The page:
Editor’s note: The below article is not intended to make a moral claim regarding the athlete’s actions. We’re reporting on a video Williams made publicly available to his followers. BarBend does not endorse the use of performance-enhancing drugs.

The current WRPF all-time total world record holder in the 242-pound raw division, Larry “Wheels” Williams, posted a YouTube video last night detailing his experience using anabolic steroids.

In the clip, the 21-year-old powerlifter explains that as a teenager he was heavily involved in alcohol and drugs until he decided to change his habits and “replace one vice with another, and that was steroids.”

I loved powerlifting. I wanted to get bigger, I wanted to get sTronger, I wanted to get ripped. I wanted to be a demigod, to say the least. I wanted to be a comic book hero.

At first, he took the approach of “more is better.” He was taking up to 1,200 milligrams of testosterone and his regime at one time included pro hormones, trenbolone, dianabol, and a “clone” of superdrol, all in the same sixteen-week cycle.

“I felt miserable,” he says in the video. “My stomach felt like there was a living rat eating away at my intestines.” He experimented with both trenbolone acetate (400mg doses) and trenbolone enanthate (450mg doses), and says that they resulted in severe muscle cramps, depression, lethargy, loss of appetite, and low libido.

But these days, as he prepares to compete in the 242-pound division of the CETC US Open Powerlifting Championships in April, he’s sticking to two steroids: 500 milligrams of testosterone a week and 150 milligrams of anadrol per day. (Here we should emphasize that the federation in which Williams competes, the World Raw Powerlifting Federation, is not drug-tested.)

“Test and anadrol, that is my bread and butter as of September last year,” he says. “With anadrol, I have no notable side effects other than high blood pressure, which I can feel when I go to tie my shoes in the morning and my head blows up like a tomato.”

In the comments on his video, when asked how he handles the high blood pressure, he answered:

No drinking, no drugs other than steroids. I take CYCLE assist by CEL. monthly visits to the doctor to make sure it’s not getting dangerous.

He also commented that anadrol had “by far the most strength (and) least side effects” and that he stays “on gear” all year long, calling it a “life time commitment.”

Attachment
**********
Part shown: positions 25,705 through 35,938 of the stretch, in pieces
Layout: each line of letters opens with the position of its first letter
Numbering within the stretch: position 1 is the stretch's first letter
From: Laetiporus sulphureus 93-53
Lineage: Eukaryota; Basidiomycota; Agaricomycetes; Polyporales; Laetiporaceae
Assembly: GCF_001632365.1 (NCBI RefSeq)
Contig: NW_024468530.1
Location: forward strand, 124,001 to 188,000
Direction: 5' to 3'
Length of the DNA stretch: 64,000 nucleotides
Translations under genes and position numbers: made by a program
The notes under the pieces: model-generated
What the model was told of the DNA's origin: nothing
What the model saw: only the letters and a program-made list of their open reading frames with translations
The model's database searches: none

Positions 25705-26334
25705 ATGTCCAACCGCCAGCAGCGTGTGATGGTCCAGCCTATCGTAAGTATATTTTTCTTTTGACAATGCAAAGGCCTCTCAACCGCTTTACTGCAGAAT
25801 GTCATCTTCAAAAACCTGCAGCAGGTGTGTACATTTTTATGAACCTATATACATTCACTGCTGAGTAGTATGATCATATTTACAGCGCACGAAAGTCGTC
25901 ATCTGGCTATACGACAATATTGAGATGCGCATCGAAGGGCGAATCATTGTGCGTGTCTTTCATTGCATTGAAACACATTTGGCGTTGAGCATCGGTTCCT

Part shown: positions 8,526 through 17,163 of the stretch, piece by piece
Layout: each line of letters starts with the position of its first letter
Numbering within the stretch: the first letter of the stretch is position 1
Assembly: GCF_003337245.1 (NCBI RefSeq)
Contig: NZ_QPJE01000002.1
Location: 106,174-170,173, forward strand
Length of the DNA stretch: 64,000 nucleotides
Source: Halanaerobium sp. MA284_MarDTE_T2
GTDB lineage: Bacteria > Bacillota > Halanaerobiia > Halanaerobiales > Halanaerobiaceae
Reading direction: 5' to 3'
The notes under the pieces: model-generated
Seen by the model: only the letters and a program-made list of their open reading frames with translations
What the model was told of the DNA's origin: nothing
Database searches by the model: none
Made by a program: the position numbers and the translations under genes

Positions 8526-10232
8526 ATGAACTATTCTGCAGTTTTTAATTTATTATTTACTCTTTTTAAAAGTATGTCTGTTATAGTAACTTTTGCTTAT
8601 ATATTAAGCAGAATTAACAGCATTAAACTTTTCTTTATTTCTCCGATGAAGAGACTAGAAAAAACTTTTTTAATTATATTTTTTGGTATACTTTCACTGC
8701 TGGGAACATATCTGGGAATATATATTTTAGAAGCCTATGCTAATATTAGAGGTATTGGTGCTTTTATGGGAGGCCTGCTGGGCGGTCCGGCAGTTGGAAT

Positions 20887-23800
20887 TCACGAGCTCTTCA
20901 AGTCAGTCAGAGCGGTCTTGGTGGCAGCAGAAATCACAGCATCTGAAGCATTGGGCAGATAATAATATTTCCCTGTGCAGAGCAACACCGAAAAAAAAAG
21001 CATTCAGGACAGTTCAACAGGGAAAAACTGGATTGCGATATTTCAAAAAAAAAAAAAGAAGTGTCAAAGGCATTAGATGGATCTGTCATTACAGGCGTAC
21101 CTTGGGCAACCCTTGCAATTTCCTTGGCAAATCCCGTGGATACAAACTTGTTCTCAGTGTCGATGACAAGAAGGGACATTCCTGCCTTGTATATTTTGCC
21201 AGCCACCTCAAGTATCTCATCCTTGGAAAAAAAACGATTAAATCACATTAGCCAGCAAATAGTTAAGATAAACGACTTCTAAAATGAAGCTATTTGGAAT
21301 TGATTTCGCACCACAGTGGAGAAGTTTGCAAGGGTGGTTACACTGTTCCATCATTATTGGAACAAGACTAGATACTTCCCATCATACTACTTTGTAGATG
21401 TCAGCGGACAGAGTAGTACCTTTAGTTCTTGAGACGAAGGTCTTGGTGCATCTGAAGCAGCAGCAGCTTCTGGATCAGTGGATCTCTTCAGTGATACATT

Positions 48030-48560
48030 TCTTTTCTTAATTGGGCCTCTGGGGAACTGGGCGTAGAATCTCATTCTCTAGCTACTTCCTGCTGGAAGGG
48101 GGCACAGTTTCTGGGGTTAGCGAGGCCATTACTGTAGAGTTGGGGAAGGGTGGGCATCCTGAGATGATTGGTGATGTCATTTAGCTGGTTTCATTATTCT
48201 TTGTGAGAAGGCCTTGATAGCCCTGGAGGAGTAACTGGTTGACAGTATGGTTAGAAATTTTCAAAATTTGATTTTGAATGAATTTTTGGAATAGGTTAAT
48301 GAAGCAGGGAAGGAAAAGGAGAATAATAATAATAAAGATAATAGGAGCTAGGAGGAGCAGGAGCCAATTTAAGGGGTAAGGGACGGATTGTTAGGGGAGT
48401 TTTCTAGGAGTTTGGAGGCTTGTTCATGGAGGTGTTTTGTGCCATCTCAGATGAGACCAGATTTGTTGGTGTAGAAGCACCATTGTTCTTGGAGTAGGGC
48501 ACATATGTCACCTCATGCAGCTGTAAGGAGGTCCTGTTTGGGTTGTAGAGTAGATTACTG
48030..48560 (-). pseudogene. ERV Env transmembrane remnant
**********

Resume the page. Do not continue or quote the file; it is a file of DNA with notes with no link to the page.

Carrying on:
Born and raised in the Bronx, New York, Williams has put up some significant lifts in the past, most notably in November at the SPF Record Breakers event in California, when he set a new WRPF All Time World Record total in the 242 raw division with 985kg (2,171lb). His lifts included a record-breaking 771lb squat, 573lb bench, and 826lb deadlift.

Featured image via @larrywheels on Instagram.

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Nick is a content producer and journalist with over seven years’ experience reporting on four continents. His first articles about health were on a cholera outbreak in rural Kenya while he was reporting for a French humanitarian organization. His next writing job was covering the nightlife scene in Shanghai. He’s written on a lot of different kinds of things, but his passion for health ultimately led him to cover it full time.Shanghai was where he managed to publish his first health related article (it was on managing diarrhea), he then went on to produce a radio documentary about bodybuilding in Australia before he finished his Master’s degrees in Journalism and International Relations and headed to New York City. Here, he’s been writing on health full time for more than five years for outlets like Men's Health, VICE, and Popular Science.Nick’s interest in health kind of comes from an existential angle: how are we meant to live? How do we reach our potential? Does the body influence the mind? (Believe it or not, his politics Master’s focused on religion.)Questions like these took him through a lot of different areas of health and fitness like gymnastics, vegetarianism, kettlebell training, fasting, CrossFit, Paleo, and so on, until he realized (or decided) that strength training fit best with the ideas of continuous, measurable self improvement.At BarBend his writing focuses a little more on nutrition and long-form content with a heaping dose of strength training. His underlying belief is in the middle path: you don’t have to count every calorie and complete every workout in order to benefit from a healthy lifestyle and a stronger body. Plus, big traps are cool.